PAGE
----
A jury convicted Alfred Dennis on two counts of aggravated assault and one count of misdemeanor shoplifting. In a bench trial immediately following the jury verdict, the court, without the intervention of a jury, convicted him of possession of a firearm by a convicted felon. In Case No. A97A1335, Dennis appeals his convictions. He contends the trial court erred in limiting his examination of a police officer and preventing him from commenting on the State's failure to call that officer as a witness. In Case No. A97A0995, Dennis appeals the trial court's denial of his appeal bond. Held:
Case No. A97A1335
The evidence at Dennis' jury trial showed that on December 29, 1995, a Wal-Mart employee saw Dennis remove a rifle scope mount from a closed package, place the mount in his pants, and walk out of the store. After several store employees stopped Dennis and took him to a back room to discuss the apparent shoplifting, he pulled a pistol from his pocket, chambered a round, and pointed the pistol at the employees in a threatening manner. He then fled the store, and again pointed the pistol at another employee who attempted to stop him in the parking lot. Dennis testified and claimed he had purchased the gun mount at Wal-Mart earlier, had returned to the store to exchange it, and had left when he discovered that Wal-Mart did not have what he needed. Although Dennis admitted he carried a pistol into the store, he denied pointing the pistol at anyone and insisted that it remained locked in his shoulder holster during the entire encounter with Wal-Mart employees. After the jury returned its guilty verdicts on the aggravated assault and shoplifting charges, the court conducted a bench trial on the charge of possession of a firearm by a convicted felon. The court heard evidence of Dennis' felony record and found him guilty on this charge.
1. In his first enumeration, Dennis claims the court erred in granting the State's motion in limine to prevent him from examining a detective regarding the charges that were originally filed against Dennis. This detective, who was never called as a witness by either party, apparently charged Dennis with "pointing a pistol" rather than the more serious offense of aggravated assault. This enumeration is without merit.
Insofar as Dennis claims he should have been allowed to cross-examine the witness on this issue, we know of no rule which required the State to call this detective as a witness. See Lucear v. State, 221 Ga. 572
, 573 (3) (146 SE2d 316
) (1965). Dennis did not call the detective as a witness and made no effort to proffer the testimony he claims was erroneously excluded. In fact, Dennis' attorney admitted at the hearing on the motion for new trial that he had not spoken with the detective and did not know to what facts the detective could testify. Therefore, Dennis cannot show any harm resulting from the trial court's exclusion of this testimony. Hight v. State, 221 Ga. App. 574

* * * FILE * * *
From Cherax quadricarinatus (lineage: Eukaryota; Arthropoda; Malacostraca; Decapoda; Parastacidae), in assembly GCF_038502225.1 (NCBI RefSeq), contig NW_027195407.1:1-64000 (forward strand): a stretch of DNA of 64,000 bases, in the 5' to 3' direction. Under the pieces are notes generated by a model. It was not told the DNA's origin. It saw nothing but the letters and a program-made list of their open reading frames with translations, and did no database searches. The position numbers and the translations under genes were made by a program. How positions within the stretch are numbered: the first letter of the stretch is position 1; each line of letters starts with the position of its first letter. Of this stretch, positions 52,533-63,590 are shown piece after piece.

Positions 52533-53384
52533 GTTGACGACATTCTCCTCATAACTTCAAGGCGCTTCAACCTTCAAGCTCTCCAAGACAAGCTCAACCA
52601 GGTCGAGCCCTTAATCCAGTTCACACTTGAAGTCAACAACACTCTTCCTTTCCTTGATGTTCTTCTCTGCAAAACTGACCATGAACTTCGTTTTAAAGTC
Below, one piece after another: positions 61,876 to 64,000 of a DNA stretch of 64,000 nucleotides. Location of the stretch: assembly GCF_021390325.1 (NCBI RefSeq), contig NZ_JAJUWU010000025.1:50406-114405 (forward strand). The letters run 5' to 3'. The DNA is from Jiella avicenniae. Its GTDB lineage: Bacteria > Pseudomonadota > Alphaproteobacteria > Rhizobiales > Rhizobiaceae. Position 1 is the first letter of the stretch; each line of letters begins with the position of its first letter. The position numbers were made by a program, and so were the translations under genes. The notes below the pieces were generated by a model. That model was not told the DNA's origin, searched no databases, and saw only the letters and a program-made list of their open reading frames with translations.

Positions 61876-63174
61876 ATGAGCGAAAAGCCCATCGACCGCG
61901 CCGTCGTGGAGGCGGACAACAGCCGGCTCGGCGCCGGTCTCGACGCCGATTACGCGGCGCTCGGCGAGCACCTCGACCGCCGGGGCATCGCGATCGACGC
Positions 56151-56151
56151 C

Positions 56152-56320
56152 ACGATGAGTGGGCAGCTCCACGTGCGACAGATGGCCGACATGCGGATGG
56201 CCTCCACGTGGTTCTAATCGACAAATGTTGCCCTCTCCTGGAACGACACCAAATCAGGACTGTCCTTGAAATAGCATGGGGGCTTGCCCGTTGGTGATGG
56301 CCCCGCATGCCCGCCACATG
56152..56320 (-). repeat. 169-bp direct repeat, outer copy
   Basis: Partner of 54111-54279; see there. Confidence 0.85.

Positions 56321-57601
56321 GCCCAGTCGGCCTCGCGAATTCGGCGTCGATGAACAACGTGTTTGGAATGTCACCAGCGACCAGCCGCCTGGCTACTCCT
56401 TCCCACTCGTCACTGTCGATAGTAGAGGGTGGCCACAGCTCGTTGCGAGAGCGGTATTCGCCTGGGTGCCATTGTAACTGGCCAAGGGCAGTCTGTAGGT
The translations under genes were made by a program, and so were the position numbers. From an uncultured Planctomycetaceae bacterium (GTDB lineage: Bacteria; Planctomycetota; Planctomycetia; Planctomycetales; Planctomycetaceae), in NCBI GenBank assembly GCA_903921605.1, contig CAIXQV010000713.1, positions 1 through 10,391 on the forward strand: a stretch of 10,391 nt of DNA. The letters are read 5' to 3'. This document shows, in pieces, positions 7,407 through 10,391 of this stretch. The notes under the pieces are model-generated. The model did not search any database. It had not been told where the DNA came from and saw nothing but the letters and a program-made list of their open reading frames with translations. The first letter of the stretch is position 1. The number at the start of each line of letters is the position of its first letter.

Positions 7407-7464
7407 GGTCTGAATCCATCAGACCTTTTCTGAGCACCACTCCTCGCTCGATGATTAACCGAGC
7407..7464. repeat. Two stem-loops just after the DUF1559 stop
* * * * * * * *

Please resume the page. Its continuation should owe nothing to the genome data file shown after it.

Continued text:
, 575 (4), 576 (472 SE2d 113
) (1996); Wright v. State, 216 Ga. App. 486 (2) (455 SE2d 88) (1995)
Addressing the merits, Dennis' own testimony shows the detective was not a witness to the incident, but rather was the officer to whom Dennis surrendered. The trial court ruled as irrelevant the reasons the detective originally charged Dennis with the lesser offense of pointing a pistol. Considering the overwhelming evidence against Dennis, including Dennis' testimony that he never pointed a pistol at anyone, the trial court's ruling was not clearly erroneous. See Belt v. State, 225 Ga. App. 813
, 815 (3) (485 SE2d 39
) (1997) (reasons an officer charged defendant with certain crimes irrelevant).
2. Dennis further argues that his counsel should have been allowed to comment, in closing argument, on the failure of the State to call this same detective as a witness. As Dennis correctly notes, after the trial court entered judgment in this case, the Supreme Court of Georgia held that defense counsel may comment on the State's failure to present certain witnesses. Morgan v. State, 267 Ga. 203 (476 SE2d 747) (1996)
. But even under Morgan, the trial court did not commit reversible error by limiting Dennis' argument because Dennis produced no evidence that the missing witness had "knowledge of material and relevant facts." Id. at 205 (3), 206.
Case No. A97A0995
3. Dennis appeals the court's denial of his motion for bond pending his appeal. "Because we have decided the main appeal, the appeal from the denial of bond pending post-trial relief is moot. [Cit.]" Fenimore v. State, 218 Ga. App. 735
, 739 (463 SE2d 55
J. Tom Morgan, District Attorney, Niria L. Dominguez, Desiree S. Peagler, Assistant District Attorneys, for appellee.